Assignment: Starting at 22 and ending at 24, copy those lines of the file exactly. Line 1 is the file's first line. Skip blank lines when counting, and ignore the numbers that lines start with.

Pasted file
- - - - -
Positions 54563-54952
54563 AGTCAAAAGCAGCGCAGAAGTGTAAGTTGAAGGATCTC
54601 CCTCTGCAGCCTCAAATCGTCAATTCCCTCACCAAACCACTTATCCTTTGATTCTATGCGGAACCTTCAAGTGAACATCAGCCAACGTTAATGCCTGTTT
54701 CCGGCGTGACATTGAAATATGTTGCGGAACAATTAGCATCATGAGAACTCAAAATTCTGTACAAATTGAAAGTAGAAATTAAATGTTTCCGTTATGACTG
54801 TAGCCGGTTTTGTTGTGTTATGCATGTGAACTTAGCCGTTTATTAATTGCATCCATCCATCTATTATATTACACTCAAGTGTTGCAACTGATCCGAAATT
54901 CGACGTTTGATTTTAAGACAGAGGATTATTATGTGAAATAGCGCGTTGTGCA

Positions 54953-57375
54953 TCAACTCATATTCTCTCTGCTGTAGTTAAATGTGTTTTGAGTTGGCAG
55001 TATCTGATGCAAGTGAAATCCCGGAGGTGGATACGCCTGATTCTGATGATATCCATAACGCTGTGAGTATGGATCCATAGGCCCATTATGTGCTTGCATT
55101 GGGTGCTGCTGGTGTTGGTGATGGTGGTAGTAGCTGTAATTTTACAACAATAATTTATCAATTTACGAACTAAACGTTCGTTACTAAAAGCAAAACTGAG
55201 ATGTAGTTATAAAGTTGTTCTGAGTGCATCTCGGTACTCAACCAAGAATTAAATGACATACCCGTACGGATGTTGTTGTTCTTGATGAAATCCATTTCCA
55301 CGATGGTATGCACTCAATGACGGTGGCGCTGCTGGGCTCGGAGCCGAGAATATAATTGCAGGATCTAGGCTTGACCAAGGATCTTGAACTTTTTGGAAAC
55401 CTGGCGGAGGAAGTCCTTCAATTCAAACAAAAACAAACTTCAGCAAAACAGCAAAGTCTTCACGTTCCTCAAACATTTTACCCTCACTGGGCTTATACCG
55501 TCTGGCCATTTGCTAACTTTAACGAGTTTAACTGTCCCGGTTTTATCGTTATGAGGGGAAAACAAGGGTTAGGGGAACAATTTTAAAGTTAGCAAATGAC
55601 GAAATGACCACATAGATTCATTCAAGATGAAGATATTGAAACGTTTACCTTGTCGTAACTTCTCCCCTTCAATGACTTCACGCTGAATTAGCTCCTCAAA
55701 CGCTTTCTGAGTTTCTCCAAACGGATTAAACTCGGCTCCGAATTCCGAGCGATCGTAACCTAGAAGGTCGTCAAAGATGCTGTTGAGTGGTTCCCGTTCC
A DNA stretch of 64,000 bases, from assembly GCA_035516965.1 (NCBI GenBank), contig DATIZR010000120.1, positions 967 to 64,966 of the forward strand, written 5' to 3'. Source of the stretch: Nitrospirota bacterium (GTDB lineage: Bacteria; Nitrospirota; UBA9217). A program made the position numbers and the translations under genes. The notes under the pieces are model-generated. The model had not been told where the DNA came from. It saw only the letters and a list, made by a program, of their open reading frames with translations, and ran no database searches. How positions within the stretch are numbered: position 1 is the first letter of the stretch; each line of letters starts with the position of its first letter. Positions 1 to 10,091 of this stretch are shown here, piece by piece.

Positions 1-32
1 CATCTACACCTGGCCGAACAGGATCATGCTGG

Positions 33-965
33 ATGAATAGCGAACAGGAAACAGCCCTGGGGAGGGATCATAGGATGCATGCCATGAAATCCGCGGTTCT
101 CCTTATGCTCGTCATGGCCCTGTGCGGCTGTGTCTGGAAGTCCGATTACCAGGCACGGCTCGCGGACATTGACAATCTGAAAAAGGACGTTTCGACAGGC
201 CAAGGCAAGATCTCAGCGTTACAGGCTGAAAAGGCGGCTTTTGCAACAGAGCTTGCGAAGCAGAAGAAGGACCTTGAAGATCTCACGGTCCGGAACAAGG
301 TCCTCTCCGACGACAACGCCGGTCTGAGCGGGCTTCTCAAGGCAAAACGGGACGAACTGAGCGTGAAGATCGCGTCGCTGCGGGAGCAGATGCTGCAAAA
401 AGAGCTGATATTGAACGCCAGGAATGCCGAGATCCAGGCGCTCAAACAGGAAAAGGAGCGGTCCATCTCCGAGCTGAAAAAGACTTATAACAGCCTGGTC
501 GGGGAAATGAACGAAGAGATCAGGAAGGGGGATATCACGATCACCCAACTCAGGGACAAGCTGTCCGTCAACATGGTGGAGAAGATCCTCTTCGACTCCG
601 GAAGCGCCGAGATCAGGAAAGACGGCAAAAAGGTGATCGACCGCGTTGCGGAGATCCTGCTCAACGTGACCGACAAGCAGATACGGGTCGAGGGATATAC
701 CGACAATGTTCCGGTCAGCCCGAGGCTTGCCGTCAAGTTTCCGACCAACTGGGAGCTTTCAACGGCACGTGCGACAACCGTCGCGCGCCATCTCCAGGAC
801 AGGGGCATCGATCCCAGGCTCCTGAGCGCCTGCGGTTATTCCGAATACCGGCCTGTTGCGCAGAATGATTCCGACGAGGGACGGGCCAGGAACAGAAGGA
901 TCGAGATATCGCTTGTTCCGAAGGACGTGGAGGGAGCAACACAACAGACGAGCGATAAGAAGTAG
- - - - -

101 CCTTATGCTCGTCATGGCCCTGTGCGGCTGTGTCTGGAAGTCCGATTACCAGGCACGGCTCGCGGACATTGACAATCTGAAAAAGGACGTTTCGACAGGC
201 CAAGGCAAGATCTCAGCGTTACAGGCTGAAAAGGCGGCTTTTGCAACAGAGCTTGCGAAGCAGAAGAAGGACCTTGAAGATCTCACGGTCCGGAACAAGG
301 TCCTCTCCGACGACAACGCCGGTCTGAGCGGGCTTCTCAAGGCAAAACGGGACGAACTGAGCGTGAAGATCGCGTCGCTGCGGGAGCAGATGCTGCAAAA